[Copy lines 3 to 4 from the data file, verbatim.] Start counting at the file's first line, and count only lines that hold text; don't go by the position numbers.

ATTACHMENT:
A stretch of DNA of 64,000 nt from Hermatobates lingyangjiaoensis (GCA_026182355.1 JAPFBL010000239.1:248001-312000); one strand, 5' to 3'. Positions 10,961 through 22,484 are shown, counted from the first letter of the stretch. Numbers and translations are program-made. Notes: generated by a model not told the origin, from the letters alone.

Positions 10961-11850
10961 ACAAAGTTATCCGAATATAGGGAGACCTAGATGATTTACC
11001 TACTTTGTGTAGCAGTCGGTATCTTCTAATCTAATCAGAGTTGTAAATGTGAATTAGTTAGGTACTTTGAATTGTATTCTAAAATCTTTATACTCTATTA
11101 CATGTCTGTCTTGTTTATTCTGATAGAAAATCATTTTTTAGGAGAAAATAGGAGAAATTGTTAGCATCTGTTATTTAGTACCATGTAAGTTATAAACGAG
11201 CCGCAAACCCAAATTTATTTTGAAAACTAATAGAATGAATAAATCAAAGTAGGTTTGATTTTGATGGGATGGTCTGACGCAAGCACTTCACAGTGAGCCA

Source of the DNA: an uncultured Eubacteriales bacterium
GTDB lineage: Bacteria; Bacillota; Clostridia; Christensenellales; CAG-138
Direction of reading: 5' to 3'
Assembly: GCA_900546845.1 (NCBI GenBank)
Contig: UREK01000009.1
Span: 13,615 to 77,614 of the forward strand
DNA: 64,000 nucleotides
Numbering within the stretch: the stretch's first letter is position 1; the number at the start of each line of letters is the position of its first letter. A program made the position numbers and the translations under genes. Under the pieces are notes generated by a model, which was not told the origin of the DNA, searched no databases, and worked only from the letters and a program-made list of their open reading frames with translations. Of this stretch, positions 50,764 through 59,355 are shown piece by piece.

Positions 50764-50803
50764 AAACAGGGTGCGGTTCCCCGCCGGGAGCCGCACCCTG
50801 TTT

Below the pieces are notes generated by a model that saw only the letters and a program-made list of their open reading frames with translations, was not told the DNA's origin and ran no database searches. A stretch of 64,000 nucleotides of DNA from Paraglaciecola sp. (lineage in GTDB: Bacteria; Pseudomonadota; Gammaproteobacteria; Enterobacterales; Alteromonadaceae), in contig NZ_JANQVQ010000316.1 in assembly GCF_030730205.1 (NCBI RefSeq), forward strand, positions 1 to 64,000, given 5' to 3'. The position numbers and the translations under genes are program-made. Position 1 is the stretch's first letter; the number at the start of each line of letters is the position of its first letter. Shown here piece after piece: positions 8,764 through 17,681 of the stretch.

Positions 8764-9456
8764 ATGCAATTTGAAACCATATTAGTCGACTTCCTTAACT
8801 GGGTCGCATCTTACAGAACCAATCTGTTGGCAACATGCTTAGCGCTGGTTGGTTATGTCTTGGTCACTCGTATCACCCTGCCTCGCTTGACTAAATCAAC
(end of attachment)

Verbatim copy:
10961 ACAAAGTTATCCGAATATAGGGAGACCTAGATGATTTACC
11001 TACTTTGTGTAGCAGTCGGTATCTTCTAATCTAATCAGAGTTGTAAATGTGAATTAGTTAGGTACTTTGAATTGTATTCTAAAATCTTTATACTCTATTA